Format your press release to improve readership and results
People don’t read the news.
- 34% of viewers only browse headlines and 1-2 articles
- 25% browse a complete article
- 19% read every word
- 15% of skimmed titles and some phrases
- 8% just skim the headlines
These statistics may seem dismal to some communicators. Others will see this as a unique challenge. How can you effectively increase the reach and adoption of your organization’s message when most people are skimming it? Is it possible to increase message permeation and if so, how?
Ann shared tips with us for making press releases 47% more usable and, by implementing these tools, you can grab the attention of skimmers and scanners, ensuring they digest your news – even at a glance.
Putting display copy to work
While casual readers may not read every word of your press release, Ann has a few tips to help them easily understand the main point of your story.
Use display copy to emphasize your key messages and create a visual path for skimmers to follow. Eyes will naturally gravitate to a title, then a subtitle, on a bulleted list with first words in bold. Breaking up your press release with these elements helps with overall readability. Strategically placing your takeaways into these items kicks things off by helping casual readers remember your main points.
|What is display copy? Display copy in a press release is any copy that lifts your main ideas off the page. Think title, bridge text, subtitles, lists, links, captions, captions, bold intros, and highlighted keywords.|
Showing your story, not just telling it, gives your audience more ways to learn about your news. As the world moves towards visual communications, photos, videos, infographics and other multimedia not only help grab your reader’s attention, but they also help tell your story.
Those who analyze your news will be attracted by the visuals. Include multimedia related to your news and allow it to tell your story.
Press Release Basics: Bullets, Bold, and Hyperlinks
To maximize readability and comprehension of press releases, Ann relies on three main elements: bullets, bold and hyperlinks. These simple elements direct readers to your news and then to your website.
- People check 70% of the bulleted lists they come across. Ann said it well: the lists are in the eyes of Internet users what Brad Pitt is to the paparazzi. Lists – and Brad Pitt – attract attention.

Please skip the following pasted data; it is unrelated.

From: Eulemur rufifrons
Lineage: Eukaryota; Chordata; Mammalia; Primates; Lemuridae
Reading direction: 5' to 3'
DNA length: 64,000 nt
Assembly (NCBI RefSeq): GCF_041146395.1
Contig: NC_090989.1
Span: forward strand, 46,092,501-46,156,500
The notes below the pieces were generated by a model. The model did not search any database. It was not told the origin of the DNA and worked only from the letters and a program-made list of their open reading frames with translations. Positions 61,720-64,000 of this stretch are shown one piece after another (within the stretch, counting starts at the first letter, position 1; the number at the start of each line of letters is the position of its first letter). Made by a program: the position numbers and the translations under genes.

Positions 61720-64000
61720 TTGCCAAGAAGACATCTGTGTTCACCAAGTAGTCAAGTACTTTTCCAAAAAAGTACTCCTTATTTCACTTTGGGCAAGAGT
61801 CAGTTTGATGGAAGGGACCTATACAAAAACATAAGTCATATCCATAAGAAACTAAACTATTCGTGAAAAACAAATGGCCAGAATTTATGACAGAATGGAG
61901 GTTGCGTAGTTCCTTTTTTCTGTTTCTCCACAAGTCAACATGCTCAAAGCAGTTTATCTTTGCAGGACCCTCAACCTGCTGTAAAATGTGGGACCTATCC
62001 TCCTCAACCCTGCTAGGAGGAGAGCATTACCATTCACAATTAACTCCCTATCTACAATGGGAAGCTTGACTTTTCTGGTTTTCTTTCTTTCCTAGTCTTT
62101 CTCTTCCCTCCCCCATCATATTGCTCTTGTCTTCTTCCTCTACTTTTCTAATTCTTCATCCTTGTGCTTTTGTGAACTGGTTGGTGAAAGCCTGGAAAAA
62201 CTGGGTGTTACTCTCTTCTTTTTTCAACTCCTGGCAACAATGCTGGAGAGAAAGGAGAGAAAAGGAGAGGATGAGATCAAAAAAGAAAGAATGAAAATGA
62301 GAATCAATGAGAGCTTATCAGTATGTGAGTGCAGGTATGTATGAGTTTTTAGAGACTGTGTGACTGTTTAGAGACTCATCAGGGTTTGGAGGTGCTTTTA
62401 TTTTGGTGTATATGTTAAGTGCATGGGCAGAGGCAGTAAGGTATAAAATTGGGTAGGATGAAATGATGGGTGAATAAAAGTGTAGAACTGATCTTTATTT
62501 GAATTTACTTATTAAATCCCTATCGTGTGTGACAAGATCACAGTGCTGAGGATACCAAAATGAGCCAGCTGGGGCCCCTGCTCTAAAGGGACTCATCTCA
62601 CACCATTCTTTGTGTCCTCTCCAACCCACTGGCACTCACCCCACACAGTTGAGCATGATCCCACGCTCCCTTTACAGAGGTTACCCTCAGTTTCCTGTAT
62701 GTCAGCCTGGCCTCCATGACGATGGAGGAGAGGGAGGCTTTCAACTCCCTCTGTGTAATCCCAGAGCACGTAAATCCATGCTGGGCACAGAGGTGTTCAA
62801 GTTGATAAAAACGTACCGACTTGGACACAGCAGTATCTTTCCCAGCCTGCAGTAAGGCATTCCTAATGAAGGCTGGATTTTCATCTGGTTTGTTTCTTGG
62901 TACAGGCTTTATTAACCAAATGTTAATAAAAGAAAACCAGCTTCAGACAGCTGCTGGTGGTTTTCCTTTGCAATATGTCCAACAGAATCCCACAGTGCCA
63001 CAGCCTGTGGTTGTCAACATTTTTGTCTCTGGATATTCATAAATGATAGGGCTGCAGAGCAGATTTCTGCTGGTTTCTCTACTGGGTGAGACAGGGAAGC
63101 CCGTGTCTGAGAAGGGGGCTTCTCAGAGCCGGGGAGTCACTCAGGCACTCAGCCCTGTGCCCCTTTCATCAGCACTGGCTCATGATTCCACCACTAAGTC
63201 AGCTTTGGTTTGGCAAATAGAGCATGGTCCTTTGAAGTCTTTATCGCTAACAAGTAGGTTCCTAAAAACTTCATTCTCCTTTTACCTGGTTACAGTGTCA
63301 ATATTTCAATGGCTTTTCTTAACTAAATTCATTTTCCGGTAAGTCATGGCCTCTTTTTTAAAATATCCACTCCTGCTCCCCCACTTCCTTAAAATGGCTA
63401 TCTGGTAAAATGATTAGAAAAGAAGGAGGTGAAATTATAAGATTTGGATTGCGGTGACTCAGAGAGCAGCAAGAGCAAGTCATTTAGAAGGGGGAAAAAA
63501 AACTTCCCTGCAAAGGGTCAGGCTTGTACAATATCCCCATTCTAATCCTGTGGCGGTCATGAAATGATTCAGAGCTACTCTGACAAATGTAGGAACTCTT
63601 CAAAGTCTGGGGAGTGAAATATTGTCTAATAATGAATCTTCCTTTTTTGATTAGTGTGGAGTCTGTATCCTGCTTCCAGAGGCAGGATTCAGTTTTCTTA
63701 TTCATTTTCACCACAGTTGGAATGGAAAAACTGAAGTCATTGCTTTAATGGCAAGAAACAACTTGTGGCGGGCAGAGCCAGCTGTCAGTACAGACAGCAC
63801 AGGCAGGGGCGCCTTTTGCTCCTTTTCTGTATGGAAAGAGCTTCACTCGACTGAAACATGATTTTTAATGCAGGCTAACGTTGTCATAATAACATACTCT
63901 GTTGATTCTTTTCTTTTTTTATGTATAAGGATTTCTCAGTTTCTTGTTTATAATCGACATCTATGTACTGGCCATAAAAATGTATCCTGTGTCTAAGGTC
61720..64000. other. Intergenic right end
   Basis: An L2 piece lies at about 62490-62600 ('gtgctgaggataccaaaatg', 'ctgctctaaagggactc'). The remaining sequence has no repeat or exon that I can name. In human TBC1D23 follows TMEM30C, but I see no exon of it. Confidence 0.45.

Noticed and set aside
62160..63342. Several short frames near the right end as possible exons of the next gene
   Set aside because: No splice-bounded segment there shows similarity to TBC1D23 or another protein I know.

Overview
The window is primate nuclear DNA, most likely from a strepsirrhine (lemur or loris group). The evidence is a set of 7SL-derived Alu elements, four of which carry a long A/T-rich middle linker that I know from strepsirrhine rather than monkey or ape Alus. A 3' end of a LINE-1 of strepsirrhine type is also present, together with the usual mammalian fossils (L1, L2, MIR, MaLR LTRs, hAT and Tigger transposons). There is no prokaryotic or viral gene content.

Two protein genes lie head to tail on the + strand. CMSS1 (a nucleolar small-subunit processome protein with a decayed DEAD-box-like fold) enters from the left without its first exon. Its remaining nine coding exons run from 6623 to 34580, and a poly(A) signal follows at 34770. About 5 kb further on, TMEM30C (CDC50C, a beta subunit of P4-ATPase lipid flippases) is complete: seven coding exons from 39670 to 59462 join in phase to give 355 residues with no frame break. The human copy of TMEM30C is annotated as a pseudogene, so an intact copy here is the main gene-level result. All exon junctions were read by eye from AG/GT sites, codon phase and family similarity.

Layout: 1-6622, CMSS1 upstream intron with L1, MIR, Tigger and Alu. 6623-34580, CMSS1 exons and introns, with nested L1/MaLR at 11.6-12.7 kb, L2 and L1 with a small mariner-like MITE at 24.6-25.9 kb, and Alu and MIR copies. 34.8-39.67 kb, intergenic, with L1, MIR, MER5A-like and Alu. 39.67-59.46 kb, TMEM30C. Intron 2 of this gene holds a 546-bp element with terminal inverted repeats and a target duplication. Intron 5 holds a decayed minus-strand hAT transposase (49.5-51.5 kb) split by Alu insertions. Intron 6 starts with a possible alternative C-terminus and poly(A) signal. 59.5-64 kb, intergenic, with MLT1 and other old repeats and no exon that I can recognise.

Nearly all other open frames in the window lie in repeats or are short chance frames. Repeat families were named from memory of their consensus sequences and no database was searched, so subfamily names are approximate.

- Bold the introductory text for each point from your bulleted list, making them skimmable.
- Incorporate links and other clickable elements. These account for nearly half of all “eye stops” in a press release. They grab attention and help casual readers digest your news.
When you share your news with Business Wire, Ann reminds you to write a summary of the post and use pull quotes and the “Tweet this” function.
The release summary part of a press release distributed with Business Wire is a feature designed to enhance understanding of the release with a short, simplified summary of your announcement. This text is found at the top right of your published release and should entice readers to read your full release. Summarize key takeaways and focus on how your news will benefit readers.
business thread pull quotes function acts as a legend. This helps break up the text of your release, but also allows readers to quickly tweet your release. When considering what text to use as a quote, think of it like a movie trailer. Concisely share the most compelling and engaging information.
Learn more about the elements of a release distributed by Business Wire.
Everyone flies over
Ann reminds us that in all industries, everyone who reads your news is human and many will likely just skim or scan your release. By using Ann’s formatting tips and taking advantage of Business Wire’s built-in news features, you can optimize your news for casual readers. This will help you grab the attention of skimmers and scanners, improving the adoption of your news posts.
Get more in-depth fitness tips from Ann by watching a recording of our webinar, How to make your press releases 47% more usable.
Don’t forget to register for the next Ann Masterclass in Public Relations Writingwhich begins August 15.
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